Quite often, at least in my experience, the Calvinist also wants to claim that the "ip" is a source of comfort and assurance for the Christian. But that obviously cannot be. Affirming that God saves those he elects as an abstract matter entails nothing about whether an individual is actually a member of the elect. Our assurance before God comes only from now trusting our trustworthy God to save us through Jesus Christ, it does not come from affirming one or another doctrine of election.

Thursday, July 06, 2006

Jesus, Second Adam & True Israel

Two brief comments (both of which I assume commentators have regularly pointed out, but which I've only just noticed).

First, Luke inserts his genealogy between Jesus' baptism and his temptation in the wilderness. While parts of the genealogy might be of intrinsic interest, it seems apparent that Luke's genealogy aims to teach us that Jesus is the second Adam. After Jesus' baptism a voice declares that Jesus is "my beloved son, in you I am well-pleased" (Lk 3.22). Luke then inserts the genealogy which ends in v. 38 with "(son) of Adam, (son) of God." The implication is that Jesus is the son of God in the same direct way that Adam was the son of God.

So, too, in the book of Mark, Satan approaches Jesus to tempt him, just as he approached Adam.

The differences between the account of Adam and the account of Jesus are just as compelling as the similarities, however. Adam faced Satan in the Garden surrounded by good food; Jesus faces Satan in the wilderness after fasting for 40 days. Adam sins, Jesus does not.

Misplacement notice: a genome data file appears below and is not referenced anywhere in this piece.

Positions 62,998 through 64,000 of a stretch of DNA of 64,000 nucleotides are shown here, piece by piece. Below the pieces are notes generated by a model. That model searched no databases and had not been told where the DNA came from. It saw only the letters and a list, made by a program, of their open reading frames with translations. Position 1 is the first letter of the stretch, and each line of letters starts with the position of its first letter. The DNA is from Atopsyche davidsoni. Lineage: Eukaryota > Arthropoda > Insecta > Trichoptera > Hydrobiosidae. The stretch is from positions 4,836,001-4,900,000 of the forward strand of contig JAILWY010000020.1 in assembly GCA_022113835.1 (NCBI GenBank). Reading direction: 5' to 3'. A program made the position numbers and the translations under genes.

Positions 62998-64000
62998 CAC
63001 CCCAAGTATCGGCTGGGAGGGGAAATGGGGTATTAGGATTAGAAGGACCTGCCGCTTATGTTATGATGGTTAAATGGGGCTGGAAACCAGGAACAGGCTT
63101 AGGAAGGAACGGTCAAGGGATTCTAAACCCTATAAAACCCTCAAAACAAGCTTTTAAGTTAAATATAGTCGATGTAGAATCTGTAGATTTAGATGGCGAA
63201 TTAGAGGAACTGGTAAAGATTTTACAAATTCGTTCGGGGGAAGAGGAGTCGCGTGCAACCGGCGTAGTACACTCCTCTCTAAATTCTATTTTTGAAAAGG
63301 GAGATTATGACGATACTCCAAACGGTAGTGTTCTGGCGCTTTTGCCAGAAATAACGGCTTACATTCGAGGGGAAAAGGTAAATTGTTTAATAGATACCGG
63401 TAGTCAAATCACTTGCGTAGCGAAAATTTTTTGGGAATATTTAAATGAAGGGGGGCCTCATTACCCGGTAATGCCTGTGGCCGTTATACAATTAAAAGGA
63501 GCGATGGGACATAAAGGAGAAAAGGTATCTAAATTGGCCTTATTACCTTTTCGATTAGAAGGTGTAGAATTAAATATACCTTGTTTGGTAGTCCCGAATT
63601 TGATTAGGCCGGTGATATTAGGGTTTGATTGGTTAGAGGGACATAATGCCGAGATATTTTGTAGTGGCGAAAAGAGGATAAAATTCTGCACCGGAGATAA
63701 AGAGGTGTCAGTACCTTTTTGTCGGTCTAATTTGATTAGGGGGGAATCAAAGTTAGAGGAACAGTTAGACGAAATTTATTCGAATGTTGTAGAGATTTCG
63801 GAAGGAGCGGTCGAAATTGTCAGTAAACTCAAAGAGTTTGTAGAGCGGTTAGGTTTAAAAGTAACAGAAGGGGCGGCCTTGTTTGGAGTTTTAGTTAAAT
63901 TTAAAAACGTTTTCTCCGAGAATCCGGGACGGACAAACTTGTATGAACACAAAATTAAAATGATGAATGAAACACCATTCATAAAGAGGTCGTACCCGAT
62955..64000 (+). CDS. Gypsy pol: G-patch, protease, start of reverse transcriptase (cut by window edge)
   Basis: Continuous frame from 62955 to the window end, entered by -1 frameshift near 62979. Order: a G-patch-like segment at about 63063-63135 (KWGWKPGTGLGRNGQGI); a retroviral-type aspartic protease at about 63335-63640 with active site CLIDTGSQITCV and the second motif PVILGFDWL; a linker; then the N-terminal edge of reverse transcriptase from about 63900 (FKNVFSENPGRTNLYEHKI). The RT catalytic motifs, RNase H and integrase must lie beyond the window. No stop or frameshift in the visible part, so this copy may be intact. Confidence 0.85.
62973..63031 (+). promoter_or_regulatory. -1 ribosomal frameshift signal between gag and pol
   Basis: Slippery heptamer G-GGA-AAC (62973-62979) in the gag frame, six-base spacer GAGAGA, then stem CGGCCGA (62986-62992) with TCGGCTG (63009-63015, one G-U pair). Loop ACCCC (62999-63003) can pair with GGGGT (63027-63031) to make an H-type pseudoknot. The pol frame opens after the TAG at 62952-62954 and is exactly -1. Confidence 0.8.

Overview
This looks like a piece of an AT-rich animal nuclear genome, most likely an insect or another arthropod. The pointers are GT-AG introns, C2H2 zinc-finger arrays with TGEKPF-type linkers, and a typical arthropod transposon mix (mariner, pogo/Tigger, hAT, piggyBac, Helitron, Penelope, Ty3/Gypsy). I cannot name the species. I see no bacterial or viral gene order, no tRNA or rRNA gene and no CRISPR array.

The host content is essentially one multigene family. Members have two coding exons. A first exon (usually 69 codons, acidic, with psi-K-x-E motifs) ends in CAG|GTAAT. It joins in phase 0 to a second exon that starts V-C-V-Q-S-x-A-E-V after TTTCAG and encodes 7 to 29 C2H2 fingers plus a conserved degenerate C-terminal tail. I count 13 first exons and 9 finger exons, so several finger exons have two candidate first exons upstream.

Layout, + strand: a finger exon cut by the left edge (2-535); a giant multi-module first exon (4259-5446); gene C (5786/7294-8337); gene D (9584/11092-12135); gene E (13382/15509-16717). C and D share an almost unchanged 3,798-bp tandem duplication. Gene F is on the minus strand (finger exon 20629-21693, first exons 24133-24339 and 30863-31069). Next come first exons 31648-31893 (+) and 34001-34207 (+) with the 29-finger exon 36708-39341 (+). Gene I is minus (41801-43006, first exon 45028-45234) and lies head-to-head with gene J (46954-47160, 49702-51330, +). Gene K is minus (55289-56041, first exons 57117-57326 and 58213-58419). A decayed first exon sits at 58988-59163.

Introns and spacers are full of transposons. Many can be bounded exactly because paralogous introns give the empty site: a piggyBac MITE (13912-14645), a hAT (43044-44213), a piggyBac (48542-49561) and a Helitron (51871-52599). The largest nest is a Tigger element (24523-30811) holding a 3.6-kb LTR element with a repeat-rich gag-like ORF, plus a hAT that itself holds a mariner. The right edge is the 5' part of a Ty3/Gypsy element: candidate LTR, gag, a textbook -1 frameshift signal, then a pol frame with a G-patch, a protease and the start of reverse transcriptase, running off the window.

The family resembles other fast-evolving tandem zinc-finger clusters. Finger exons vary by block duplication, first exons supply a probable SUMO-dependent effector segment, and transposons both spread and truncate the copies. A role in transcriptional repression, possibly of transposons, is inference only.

The passage ends recording that "when the devil had finished every temptation, he departed from him until an opportune time" (4.13). Jesus did not struggle with earthly authorities -- the Roman and Jewish leaders were epiphenomenona -- Jesus struggled against Satan throughout his earthly ministry. This, too, is the foe against which the Church truly struggles.

A second thought: Matthew records that Joseph fled to Egypt with Jesus and Mary to protect him from Herod. There is of course an irony here in that the messiah is taken in exile to Egypt, the land of oppression and slavery, for salvation from the king of Israel.

Matthew then applies a statement to Jesus that Moses applied to Israel, "Out of Egypt did I call my son" (Mt 2.15, Ex 4.22). He thereby identifies Jesus with Israel, while pointing out that Jesus must flee from Israel (or official Israel, at least).

The ironic, thematic identification of official Israel as the Egypt-oppressor resounds throughout the Gospels.